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Things to Do in New York: History and Funk and What to Eat at the Queens Night Market

Things to Do in New York: History and Funk and What to Eat at the Queens Night Market


We’re living history this week, leaning into the past with a visit to our city’s many (deceased) founders and reliving it at a show by funk legends. Join us!

We’ve been loving your feedback and recommendations. Keep ‘em coming. (Don’t forget to use this Google map either.)

And, as always, thanks for reading.

Margot and Tejal

What’s the Plan?

This Saturday, the super band who brought you “Jungle Boogie” will get down on it.

That’s Kool and the Gang, of course. Starting at 5 p.m., come to Flushing Meadows for a celebration of the 60s (and 70s and 80s) classic known for their rollicking big-band funk with sharp horns, rhythmic vocal accents and slappy bass. This night in Queens is worth the commitment.

The group has been playing forever, but they continue to churn out fresh tunes — see their 2016 single, “Sexy (Where’d You Get Yours).” At this show you’ll get a mix of funky stuff old and new, performed by four of the original members plus some new friends.

Depending on where you are, Corona’s distance might give you second thoughts, but you can do it. Gather some friends and head over for an evening of hanging out. If it’s not too hot, bring bikes early and tool around — see the Jetsons-shaped buildings that have clearly surrendered to time since 1964 New York World’s Fair, or stop and watch some folks playing soccer or skateboarding.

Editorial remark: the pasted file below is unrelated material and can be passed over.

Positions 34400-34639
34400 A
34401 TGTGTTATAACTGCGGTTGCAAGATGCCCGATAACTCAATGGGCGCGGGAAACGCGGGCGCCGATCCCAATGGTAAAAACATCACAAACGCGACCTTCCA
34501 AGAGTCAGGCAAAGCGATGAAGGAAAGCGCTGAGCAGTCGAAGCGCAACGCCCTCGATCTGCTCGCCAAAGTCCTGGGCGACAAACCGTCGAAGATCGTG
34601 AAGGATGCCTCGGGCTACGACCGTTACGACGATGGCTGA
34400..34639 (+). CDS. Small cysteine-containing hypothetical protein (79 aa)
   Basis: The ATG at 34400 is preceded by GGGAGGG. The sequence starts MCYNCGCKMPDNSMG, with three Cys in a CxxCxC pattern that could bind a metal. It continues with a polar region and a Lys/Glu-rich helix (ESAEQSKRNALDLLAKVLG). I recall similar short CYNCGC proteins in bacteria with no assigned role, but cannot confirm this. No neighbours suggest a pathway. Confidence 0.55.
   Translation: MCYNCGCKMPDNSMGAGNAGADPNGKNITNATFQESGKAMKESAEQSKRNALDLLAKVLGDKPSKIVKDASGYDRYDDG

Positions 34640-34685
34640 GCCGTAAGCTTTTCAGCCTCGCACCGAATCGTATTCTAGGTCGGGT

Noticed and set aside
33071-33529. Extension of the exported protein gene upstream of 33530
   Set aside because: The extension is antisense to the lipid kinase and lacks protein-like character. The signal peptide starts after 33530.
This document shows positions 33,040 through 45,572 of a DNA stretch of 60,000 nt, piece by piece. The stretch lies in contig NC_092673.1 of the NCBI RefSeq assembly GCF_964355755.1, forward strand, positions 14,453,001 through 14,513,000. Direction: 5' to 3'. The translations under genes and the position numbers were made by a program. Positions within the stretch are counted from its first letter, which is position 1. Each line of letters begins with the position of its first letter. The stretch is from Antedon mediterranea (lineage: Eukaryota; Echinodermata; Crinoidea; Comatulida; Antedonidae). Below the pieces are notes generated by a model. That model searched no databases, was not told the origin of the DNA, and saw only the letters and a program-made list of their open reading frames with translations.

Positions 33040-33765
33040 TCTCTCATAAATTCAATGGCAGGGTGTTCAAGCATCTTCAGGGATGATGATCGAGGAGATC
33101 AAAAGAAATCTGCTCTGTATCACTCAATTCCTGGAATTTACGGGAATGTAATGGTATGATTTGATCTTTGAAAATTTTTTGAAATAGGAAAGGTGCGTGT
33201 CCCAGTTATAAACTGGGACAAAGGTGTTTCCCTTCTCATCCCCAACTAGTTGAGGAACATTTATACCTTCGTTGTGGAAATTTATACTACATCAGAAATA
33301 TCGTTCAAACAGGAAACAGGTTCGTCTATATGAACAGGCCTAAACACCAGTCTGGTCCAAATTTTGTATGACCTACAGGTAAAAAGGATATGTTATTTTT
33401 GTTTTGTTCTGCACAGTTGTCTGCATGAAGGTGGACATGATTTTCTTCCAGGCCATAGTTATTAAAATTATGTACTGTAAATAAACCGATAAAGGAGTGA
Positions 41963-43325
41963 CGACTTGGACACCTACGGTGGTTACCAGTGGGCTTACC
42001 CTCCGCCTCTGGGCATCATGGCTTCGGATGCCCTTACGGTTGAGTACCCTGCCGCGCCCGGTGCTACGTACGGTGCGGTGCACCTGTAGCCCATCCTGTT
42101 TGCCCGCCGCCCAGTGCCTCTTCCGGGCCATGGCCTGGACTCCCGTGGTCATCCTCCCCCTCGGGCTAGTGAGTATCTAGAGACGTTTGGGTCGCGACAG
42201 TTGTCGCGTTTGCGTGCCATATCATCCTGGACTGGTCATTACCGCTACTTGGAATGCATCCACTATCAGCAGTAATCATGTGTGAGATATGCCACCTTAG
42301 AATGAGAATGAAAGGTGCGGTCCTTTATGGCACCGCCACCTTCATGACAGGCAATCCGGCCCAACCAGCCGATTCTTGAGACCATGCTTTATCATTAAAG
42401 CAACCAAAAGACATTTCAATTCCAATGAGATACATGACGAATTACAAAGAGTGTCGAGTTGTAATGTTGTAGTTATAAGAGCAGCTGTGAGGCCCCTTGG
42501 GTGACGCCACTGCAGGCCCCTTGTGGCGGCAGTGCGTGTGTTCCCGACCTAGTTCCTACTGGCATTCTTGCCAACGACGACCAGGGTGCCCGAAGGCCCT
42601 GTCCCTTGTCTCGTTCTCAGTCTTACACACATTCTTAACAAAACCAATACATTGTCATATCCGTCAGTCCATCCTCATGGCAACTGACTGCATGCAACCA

If you just come for the show, take the 7 train to the Willets Point station and walk 10 minutes to the stage, set up right by the iconic Unisphere. D.J. Sylk opens the show, so settle in, ride the rhythm and stay awhile.

The Queens Night Market is also in the hood tonight (extra great given that there are no official food vendors at the show). Just a 10-minute walk away, it’s all you need to cap off an evening of big fun.

Like most SummerStage shows, this one’s free. Oh, and no show cancellations for raindrops this time — the Gang goes on rain or shine. (Google Map)